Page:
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Duty called Bhilai Steel Plant staff to their death

B K Singh, deputy general manager at Bhilai Steel Plant, was winding up for home on Thursday evening when he was told the main header of a pump house that supplied water to the gas cleaning plant of the blast furnaces had ruptured.

The 53-year-old Singh, who had assumed charge of the water supply department only 12 days ago, put his bag aside and left for the pump house. On the way, he came across N K Katariya, another deputy general manager, getting into his car.

Katariya, also 53, joined Singh when he heard about the flooding. The water was a threat to the blast furnaces and could have shut Bhilai Steel Plant, flagship unit of state-owned Steel Authority of India Ltd (SAIL). The two managers, with other employees, rushed to the pump house, unaware death was awaiting them.

As water supply to the gas cleaning plant was stopped, there was a sudden drop in pressure, and gas from the blast furnace scrubbers entered the water pipeline. A deadly cocktail of methane and carbon monoxide erupted from the broken water line and killed six of those trying to fix it.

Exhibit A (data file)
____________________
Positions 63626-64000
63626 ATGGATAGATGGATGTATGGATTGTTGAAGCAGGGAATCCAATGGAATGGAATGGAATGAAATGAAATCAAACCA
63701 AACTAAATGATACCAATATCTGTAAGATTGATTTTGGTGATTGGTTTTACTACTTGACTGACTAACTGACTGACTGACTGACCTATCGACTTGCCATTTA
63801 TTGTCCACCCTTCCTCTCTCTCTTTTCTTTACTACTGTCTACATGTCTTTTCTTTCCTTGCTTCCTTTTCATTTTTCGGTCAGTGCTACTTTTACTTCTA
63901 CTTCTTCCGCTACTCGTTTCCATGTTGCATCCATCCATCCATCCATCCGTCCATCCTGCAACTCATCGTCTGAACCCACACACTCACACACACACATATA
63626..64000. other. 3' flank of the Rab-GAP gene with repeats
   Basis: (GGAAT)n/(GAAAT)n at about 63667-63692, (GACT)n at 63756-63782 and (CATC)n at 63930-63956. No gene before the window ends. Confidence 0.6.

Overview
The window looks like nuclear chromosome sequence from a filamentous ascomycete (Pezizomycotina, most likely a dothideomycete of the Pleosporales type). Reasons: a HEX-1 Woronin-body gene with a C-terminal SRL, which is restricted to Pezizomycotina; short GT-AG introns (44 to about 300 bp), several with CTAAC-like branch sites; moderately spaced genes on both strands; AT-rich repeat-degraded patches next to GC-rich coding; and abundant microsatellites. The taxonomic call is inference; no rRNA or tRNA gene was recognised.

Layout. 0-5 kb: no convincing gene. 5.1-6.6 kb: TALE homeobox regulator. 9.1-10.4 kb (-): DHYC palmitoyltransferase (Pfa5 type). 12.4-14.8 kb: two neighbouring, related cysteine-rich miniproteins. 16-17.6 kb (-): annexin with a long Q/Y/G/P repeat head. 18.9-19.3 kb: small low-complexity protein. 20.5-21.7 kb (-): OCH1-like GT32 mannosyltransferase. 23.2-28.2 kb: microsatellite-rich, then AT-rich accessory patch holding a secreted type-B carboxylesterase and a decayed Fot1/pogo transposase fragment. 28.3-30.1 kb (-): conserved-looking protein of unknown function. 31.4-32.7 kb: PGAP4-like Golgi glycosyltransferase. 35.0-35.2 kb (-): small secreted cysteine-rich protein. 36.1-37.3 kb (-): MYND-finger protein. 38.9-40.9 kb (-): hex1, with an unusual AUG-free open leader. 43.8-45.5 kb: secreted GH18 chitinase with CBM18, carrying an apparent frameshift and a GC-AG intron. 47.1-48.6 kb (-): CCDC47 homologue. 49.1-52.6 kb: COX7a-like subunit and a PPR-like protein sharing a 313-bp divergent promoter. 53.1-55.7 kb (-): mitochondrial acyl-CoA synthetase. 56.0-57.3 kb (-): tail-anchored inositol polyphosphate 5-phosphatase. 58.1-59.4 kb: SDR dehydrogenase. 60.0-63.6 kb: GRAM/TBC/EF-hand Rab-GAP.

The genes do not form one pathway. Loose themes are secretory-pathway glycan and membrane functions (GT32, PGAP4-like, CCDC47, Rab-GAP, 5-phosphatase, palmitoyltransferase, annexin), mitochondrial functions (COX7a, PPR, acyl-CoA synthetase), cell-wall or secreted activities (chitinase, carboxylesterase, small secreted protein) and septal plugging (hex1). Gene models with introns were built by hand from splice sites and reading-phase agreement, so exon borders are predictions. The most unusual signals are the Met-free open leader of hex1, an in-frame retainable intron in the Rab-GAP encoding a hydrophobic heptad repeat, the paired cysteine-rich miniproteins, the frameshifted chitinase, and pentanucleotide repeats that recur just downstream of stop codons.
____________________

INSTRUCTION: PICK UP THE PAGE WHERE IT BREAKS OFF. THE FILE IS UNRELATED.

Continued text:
“They had not taken any precautions against a gas leak,” a senior SAIL executive said, adding the team was repairing a water line and the gas could not be smelt or seen.

One of the survivors, Ramesh, said the group had seen pigeons falling from their perches in the pump house. “But by then, it was too late. The team working on the line started dropping one by one,” he added.

Bhilai Steel Plant claimed this was the first such accident in 50 years. The body of a contract worker, Vikas Verma, was found after the water was drained, an exercise that went on through the night.

A Central Industrial Security Force (CISF) team conducting a mock drill nearby rushed to the pump house. By then, the fire service had also reached. They, too, were affected by the poisonous gas.

The CISF team managed to evacuate people from the area. One of the jawans posted in Bhilai’s Sector 9 hospital, where the affected people had been admitted, said more would have died had it not been for the CISF’s efforts.

When the Bhilai Steel Plant management realised there was a gas leak, it shut all units. Production was stopped on Friday, with no official word on when it would resume.

The management did not inform the public about the tragedy till a Chhattisgarh minister reportedly took a senior executive to task. At 11 pm on Thursday, the plant issued a statement, but did not mention the casualties.

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